Health Care Votes Demand Billions In Earmarks for the
Holding Their Votes For Purchase-
At the Cost of Unborn Children’s Lives
The House Leader In Murder of the Unborn:
Rep. Bart Stupak
The Others Involved in Special Earmarks Purchased by Barrak Obama:
D-Michigan Rep. Jerry Costello, D-Ill., Rep. Kathy Dahlkemper, D-Pa., Rep. Joe
Donnelly, D-Indiana., Brad Ellsworth, D-Indiana., and Rep. Charles Wilson, D-
By Anupama Narayanswamy and Bill Allison Mar 26 2010 11:14 a.m. 2 comments
A day after Rep. Bart Stupak, D-Mich., and ten other House members compromised on
their pro-life position to deliver the necessary yes-votes to pass health care reform,
the "Stupak 11" released their fiscal year 2011 earmark requests, which total more
than $4.7 billion--an average of $429 million worth of earmark requests for each
Of the eight lawmakers whose 2010 requests were available for comparison, five
requested more money this week than they did a year ago: Rep. Jerry Costello, D-
Ill., Rep. Kathy Dahlkemper, D-Pa., Rep. Joe Donnelly, D-Ind., Brad Ellsworth, D-
Ind., and Rep. Charles Wilson, D-Ohio.
The eleven members were the focus of high level pressure by House Speaker Nancy
Pelosi and other top Democrats because they threatened to vote against the health
care reform bill, which passed the House on Sunday, March 21, by a seven vote
margin. Granting earmark requests are one of the ways leadership can encourage
members to vote their way.
Stupak requested more than $578 million in earmarks, including $125 million for a
replacement lock on the Sault Ste. Marie, $25.6 million to build a federal
courthouse in Marquette, Mich., $15 million to repaint the Mackinac Bridge and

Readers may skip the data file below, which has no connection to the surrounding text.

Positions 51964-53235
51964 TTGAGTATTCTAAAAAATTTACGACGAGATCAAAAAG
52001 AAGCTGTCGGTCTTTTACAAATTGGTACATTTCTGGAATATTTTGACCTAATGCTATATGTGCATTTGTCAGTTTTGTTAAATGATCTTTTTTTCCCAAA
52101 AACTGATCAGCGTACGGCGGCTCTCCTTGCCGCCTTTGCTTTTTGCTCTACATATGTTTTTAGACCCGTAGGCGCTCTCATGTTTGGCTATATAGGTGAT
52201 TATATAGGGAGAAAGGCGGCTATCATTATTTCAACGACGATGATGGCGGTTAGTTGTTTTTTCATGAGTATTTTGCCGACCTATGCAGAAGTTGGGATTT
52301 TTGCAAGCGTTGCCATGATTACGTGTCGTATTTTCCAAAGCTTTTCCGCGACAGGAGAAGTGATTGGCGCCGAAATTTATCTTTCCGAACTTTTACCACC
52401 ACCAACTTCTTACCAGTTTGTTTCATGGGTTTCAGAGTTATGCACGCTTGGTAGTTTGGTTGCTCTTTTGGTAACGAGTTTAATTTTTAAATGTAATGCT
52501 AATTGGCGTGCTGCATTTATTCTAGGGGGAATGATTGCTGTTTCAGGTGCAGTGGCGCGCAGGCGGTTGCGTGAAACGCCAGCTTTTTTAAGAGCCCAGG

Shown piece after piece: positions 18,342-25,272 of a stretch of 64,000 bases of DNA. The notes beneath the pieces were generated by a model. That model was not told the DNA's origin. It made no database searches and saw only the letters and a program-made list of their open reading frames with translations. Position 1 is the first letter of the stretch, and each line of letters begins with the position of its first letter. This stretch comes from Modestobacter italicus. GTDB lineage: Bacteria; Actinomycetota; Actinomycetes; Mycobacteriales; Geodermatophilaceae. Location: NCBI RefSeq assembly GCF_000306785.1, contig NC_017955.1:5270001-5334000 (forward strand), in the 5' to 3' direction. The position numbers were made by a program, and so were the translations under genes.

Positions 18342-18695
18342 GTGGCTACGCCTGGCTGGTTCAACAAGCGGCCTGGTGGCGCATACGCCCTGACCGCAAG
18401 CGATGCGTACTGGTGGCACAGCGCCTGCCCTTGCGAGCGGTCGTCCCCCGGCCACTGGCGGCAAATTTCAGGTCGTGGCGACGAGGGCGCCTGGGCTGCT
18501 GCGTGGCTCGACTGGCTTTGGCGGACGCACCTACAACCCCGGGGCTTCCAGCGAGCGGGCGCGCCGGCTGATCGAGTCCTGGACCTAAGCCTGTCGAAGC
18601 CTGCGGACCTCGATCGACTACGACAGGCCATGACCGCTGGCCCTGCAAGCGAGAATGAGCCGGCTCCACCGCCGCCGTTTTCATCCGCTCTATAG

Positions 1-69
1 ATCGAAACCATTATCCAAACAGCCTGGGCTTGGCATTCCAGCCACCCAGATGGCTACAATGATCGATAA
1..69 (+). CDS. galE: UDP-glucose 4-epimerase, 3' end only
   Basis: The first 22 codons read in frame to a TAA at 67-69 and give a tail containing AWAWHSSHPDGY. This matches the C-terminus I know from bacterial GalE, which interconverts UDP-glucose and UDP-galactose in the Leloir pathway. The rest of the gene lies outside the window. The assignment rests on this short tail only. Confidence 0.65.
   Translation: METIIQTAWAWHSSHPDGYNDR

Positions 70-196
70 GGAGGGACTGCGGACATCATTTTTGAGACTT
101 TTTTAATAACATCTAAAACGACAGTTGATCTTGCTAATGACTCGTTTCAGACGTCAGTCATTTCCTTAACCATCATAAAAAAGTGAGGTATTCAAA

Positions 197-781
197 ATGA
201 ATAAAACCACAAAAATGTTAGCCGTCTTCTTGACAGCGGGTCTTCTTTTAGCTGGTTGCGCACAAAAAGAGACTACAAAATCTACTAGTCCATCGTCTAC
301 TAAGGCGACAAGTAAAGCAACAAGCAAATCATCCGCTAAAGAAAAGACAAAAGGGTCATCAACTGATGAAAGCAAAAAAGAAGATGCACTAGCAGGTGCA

$800,000 to preserve the Quincy Mining Company smelter near Hancock in
Michigan’s Upper Peninsula.
In 2009, the first year that members disclosed earmark requests, most members requested
far more earmarks than were funded by the Appropriations Committee, which approves
or denies requests. According to Taxpayers for Common Sense, Stupak's funded
earmarks--including those he requested jointly with other members--totaled $28.6
Despite a newly enacted ban on earmarks to for-profit firms, Stupak requested a
total of $52 million for companies in his district out of the $65.9 million
he requested from the Defense Appropriations bill.
Requests from Costello increased the most, but that was due to a $1.35 billion request to
fund federal program called Impact Aid, which assists local educational agencies.
Costello, along with 44 other lawmakers, signed a letter sent to the Appropriations
Committee requesting the funds. Earlier this month, House Republicans decided to forgo
earmarks for the 2011 appropriations process. House Democrats barred earmarks to for-
profit companies, which mostly impacts contractors seeking earmarks from the Defense
Universities and non-profit organizations may reap the benefits of the new policy, though
for-profit companies won't be shut out. Stupak requested a $4 million earmark for the
Consortium for Plant Biotechnology Research, Inc., a nonprofit corporation that
researches and develops new strains of seeds--including through genetic engineering--to
aid U.S. agriculture. The consortium's membership includes "39 agribusiness companies
and trade associations," according to Stupak's request.
The Reporting Group will follow the appropriations process to try to determine whether
political influence plays a role in which earmark requests are funded.